David Baker Architects

La Fénix at 1950


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View of Mission Street facade from the north. Image: Bruce Damonte

This new 100% affordable building features 157 apartments, 20% of which are set aside for formerly homeless families, while the balance of units are available to families earning between 45% and 60% of area median income.

The community features a central courtyard for community gatherings, a common room and event kitchen, a media lab, and affordable studios for artists along a coming mural walkway that will honor the neighborhood’s rich artistic and cultural heritage. The community is topped by a dynamic, extensive roof deck with sweeping views across the city.

“Community-based planning and design are guiding principles of this collaborative effort. This is a uniquely conceived project in that it addresses displacement of Mission District families, neighborhood artists, and people who are experiencing homelessness.”

—Sam Moss, Mission Housing Executive Director 

Mission Street facade from the south. Image: Bruce Damonte

The massing of La Fénix at 1950 Mission works to break down the large building to suit the neighborhood scale. On Mission Street, the different materials help define the volumes and sawtooth bays give the apartments expansive views toward downtown.

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Corner of Weise Alley and Paseo de Artistas. Image: Bruce Damonte

On Weise Street, at the rear of the site, we added lighting and plantings, and created a dimensional facade with bays that push out and pull in, increasing safety and visibility by giving homes clear views up and down the street.

Triangular bays, clad in Mexicali Rose tile, just out into the central Zocaló. Image: David Baker Architects

Inspired by the Mission’s art alleys, we developed the Paseo de Artistas with Cervantes Design Associates and a local art advisory committee. The new mid-block passage is brought to life with murals, affordable artists’ studios, and gallery space.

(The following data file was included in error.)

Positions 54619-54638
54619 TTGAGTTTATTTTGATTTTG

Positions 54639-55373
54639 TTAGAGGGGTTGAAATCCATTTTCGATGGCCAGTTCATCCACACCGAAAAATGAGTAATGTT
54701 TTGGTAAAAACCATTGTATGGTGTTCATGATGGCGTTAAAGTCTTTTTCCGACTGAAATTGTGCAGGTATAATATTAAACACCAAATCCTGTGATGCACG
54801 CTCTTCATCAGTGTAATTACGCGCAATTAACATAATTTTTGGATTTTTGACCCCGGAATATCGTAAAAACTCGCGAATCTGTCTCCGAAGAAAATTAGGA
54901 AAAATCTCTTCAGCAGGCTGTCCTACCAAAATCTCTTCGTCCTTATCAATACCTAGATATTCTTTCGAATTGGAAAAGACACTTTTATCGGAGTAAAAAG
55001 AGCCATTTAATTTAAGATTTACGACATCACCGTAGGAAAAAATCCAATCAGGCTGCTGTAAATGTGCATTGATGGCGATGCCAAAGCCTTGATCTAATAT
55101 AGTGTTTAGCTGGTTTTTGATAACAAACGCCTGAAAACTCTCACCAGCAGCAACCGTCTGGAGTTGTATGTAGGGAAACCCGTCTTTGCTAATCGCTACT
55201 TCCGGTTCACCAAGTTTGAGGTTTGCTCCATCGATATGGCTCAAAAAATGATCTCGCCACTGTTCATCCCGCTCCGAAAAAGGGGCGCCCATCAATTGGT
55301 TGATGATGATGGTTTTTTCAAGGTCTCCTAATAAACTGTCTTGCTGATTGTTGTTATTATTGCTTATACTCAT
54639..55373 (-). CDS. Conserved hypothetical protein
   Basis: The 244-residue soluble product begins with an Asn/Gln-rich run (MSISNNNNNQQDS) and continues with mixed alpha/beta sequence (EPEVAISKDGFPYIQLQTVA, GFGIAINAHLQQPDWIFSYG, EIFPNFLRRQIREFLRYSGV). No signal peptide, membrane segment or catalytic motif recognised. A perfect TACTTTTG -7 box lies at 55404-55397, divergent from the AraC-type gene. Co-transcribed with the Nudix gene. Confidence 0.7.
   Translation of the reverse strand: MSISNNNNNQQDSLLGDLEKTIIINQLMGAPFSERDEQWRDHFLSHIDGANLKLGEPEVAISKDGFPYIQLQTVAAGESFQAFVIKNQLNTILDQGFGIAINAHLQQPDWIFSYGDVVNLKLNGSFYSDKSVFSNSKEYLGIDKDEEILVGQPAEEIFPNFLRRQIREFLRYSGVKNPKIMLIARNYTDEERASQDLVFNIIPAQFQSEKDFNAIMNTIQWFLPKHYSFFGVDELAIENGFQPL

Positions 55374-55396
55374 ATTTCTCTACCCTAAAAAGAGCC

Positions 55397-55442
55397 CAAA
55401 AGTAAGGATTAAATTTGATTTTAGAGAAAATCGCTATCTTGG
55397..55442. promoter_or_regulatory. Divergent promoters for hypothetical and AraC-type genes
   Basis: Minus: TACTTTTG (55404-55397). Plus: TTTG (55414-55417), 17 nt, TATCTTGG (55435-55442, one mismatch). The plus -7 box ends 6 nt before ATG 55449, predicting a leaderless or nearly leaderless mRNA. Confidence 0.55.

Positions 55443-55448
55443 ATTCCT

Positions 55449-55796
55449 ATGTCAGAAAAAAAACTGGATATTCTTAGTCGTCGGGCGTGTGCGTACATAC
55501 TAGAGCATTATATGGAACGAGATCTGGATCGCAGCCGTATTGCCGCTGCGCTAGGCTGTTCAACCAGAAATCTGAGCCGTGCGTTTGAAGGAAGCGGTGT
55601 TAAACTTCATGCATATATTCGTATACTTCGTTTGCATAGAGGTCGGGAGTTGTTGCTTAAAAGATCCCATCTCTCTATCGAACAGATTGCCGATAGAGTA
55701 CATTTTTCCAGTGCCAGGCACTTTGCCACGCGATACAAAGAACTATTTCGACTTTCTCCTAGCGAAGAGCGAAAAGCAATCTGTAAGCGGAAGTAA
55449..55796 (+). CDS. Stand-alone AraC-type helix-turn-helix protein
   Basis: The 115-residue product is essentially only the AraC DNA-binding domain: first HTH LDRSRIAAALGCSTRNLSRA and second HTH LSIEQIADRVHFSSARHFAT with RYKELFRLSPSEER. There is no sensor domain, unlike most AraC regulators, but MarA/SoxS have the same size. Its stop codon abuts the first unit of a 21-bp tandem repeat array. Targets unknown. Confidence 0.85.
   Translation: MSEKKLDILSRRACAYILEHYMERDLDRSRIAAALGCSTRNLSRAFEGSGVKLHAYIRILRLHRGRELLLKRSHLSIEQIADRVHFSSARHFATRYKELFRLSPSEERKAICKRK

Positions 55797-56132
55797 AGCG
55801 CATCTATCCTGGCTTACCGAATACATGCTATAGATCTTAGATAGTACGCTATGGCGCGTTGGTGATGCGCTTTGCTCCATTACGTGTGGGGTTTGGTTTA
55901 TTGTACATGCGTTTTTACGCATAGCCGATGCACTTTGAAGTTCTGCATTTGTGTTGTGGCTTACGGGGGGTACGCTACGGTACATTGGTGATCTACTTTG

Paseo de Artistas: The Artists' Alley

The gates of the Paseo de Artistas open all the way to welcome the community into La Fénix at 1950. Image: Bruce Damonte

Retail and Residential Entryway

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Residential lobby featuring tropical bird mural by Josue Rojas. Image: Bruce Damonte

The building has two dynamic outdoor community spaces: El Zócalo, a central courtyard inspired by Central American town squares, and an expansive roof deck offering a range of activity spaces, fresh air, and fantastic views for all.

View of the Zocaló from the open air walkways. Image: David Baker Architects

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Aerial view looking east. Image: Bruce Damonte

The roof deck affords view of the surrounding city. Image: Bruce Damonte

Aerial view of La Jardin de la Familias. Image: Bruce Damonte

Together, Designing La Fénix at 1950 produced by Mission Housing Development Corporation on Vimeo.

La Fenix at 1950 Mission Street. Image: Bruce Damonte

Looking down Mission Street from the corner of 24th. Image: Bruce Damonte

Corner of Weise Alley and Paseo de Artistas. Image: Bruce Damonte

Open-air staircase painted Mexicali Rose, along Weise Alley. Image: Bruce Damonte

Windows along Wiese street bring daylight into the sunken, courtyard-level community room. Image: Bruce Damonte

Looking down Weise Alley toward the 16th Street BART station. Image: Bruce Damonte

Residential lobby featuring tropical bird mural by Josue Rojas. Image: Bruce Damonte

Residential reception desk with Josue Rojas' tropical birds mural. Image: Bruce Damonte

Mission Street facade from the south. Image: Bruce Damonte

View of Mission Street facade from the north. Image: Bruce Damonte

Mission Street facade. Image: Bruce Damonte

Corner entrance of the Paseo de Artistas with papel picado gates and Fireclay Tile accents. Image: Bruce Damonte

The gates of the Paseo de Artistas open all the way to welcome the community into La Fénix at 1950. Image: Bruce Damonte

The perforated screens provide privacy and interest for the ground level service spaces. Image: Bruce Damonte

The ground floor retail is brightened by colorful Fireclay Tile. Image: Bruce Damonte

The residential entrance if marked by a custom Mexicali Rose K-door fabricated by Pacassa Studios and perforated metal awnings by BOK Modern and Kwon Wo Ironworks. Image: Bruce Damonte

The residential entrance is marked by a custom K-door in a Mexicali Rose hue, fabricated by Pacassa Studios, and shaded by perforated metal awnings by BOK Modern and Kwon Wo Ironworks. Image: Bruce Damonte

Dappled light streams through the papel picado-inspired perforated screens. Image: David Baker Architects

Residential lobby with Mexicali Rose tile and a custom mural by Josué Rojas. Image: David Baker Architects

The gates of the Zocaló pivot open to the Paseo de Artistas on the south side of the building. Image: David Baker Architects